The same techniques can be used to change businesses. Consider the pharmaceutical industry. With research costs up significantly, the time needed to secure government approval of new products averaging a decade or more, and patent protection under political attack, many U.S. pharmaceutical companies have been increasing their focus on marketing while outsourcing many research and development activities. This has given rise to a new corporate species known as contract research organizations—companies such as PPD and Quintiles.
Conservation. Today we are more aware than ever of endangered species. We frequently intervene through laws, regulations, and organized action to protect them. The list of endangered species is long: elephants, rhinos, tigers, the giant panda, banks, automakers, airlines, insurance companies. While it may have been necessary for government to take the economy's reins in late 2008 and in 2009 to prevent an economic meltdown—a question economic historians no doubt will debate for decades to come—government intervention has its price: When government declares certain companies "too big to fail," it is disrupting the creative destruction necessary for economic progress.
If government similarly had intervened at the beginning of the 20th century, we might still be riding in horse-drawn carriages, lighting our homes with candles, traveling from New York to San Francisco on trains powered by steam locomotives, and snapping photos on a 35th-generation Polaroid. In business, "conservation" measures preserve some types of companies. By retaining them, the conservationists may delay or prevent progress.
Endemic species. Endemic species are those inhabiting a very specific location that is necessary for their survival. These include certain iguana, sea turtles, and plants found only in the Galapagos and the Venus Flytrap, found only within a 60-mile radius of Wilmington, N.C. In their native habitat, such species will thrive.
Many countries and regions of countries similarly seem to have uniquecharacteristics that prime them for success. Turkey seems to grow yacht builders, the U.S., entrepreneurs. Some believe it is the Wild West spirit of adventure and risk-taking that makes the U.S. the center of global entrepreneurism. Throttle that spirit through excessive regulation or taxation and we risk becoming just another country. While regulation can thwart the creative enterprise, it can also create conditions that make it possible for endemic institutions to survive. It's difficult to balance the benefits of protecting endemic companies that bring unique value with the protectionism that makes companies and countries less competitive.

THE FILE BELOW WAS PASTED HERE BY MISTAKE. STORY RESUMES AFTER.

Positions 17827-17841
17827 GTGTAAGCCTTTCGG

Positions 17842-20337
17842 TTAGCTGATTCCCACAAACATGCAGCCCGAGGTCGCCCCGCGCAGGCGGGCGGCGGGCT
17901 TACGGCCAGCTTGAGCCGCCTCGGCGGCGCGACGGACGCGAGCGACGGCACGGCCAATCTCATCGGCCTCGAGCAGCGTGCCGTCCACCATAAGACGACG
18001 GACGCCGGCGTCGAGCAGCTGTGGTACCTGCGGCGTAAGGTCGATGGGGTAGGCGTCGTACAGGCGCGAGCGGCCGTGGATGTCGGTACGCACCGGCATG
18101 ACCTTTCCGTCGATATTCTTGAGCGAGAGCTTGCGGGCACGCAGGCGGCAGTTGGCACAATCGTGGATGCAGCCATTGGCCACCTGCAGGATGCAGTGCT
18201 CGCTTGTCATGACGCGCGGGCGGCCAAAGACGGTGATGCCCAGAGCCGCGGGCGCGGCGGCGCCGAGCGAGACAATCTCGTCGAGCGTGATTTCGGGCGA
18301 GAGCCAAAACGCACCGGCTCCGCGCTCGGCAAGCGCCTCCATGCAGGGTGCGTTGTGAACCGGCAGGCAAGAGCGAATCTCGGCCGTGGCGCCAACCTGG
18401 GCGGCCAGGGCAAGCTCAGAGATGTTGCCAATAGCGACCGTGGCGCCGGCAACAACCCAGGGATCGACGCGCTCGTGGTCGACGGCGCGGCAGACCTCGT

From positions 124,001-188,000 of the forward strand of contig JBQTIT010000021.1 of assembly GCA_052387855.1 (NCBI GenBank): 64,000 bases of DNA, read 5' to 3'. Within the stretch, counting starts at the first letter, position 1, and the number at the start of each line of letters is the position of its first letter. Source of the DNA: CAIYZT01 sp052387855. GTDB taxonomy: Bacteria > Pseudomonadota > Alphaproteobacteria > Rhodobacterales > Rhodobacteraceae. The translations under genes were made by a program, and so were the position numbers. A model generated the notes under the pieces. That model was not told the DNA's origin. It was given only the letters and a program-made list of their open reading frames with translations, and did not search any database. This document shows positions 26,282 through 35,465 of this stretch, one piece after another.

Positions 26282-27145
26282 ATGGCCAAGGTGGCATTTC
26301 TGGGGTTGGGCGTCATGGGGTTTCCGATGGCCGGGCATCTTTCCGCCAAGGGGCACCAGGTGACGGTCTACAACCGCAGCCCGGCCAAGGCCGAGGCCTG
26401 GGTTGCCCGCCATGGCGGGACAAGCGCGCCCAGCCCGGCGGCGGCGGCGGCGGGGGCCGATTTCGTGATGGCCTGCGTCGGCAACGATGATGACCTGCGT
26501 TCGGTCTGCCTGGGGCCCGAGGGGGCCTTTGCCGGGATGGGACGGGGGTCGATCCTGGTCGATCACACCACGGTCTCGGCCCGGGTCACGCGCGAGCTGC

Invasive species. These are non-native species brought into an area—sometimes on purpose, other times by accident—that later become destructive pests. Feral goats and pigs in the Galapagos are destroying the environment. Russian zebra mussels are wreaking havoc in the U.S., harbors in Canada and Europe, power plants, and water treatment facilities. Invasive species destroy some native species and cause others to adapt and change. U.S., Japanese, and European manufacturers face invasive species when they go up against low-cost rivals from China, Brazil, and other rapidly developing economies.
an iguana-eat-iguana business world
The lessons for business executives are several fold.
First, remember that there are no safe havens any more. The world of globality is full of invasive predators ready and eager to eat your lunch. You are in—or will be in—a battle for survival. Be ready to fight for your position.
Second, remember that your competitors have weaknesses as well as strengths. In this iguana-eat-iguana world, be prepared to exploit their weaknesses, as well as your strengths. Some things will work well for you in western markets, but not work well elsewhere. Be flexible. Be prepared to adapt, especially as you enter new environments. Find what works for you in each market or market segment and go with it, but don't expect it to work equally well everywhere.
Third, build on your strengths through mergers, acquisitions, collaboration, change. Doing this right will increase your ability to adapt, make your company stronger, better suited to new environments, and better positioned to win the battle for survival of the fittest.
However your company looks today is not the way it should look in 5 or 10 years. Be sure you are ready to compete with everyone from everywhere for everything. Long-term success requires constant change. Some of it will be subtle, some dramatic. Change is in the nature of progress. Anticipate change, manage change, master change, or your company could become the next Polaroid, needing dramatic conservation measures to save it from extinction.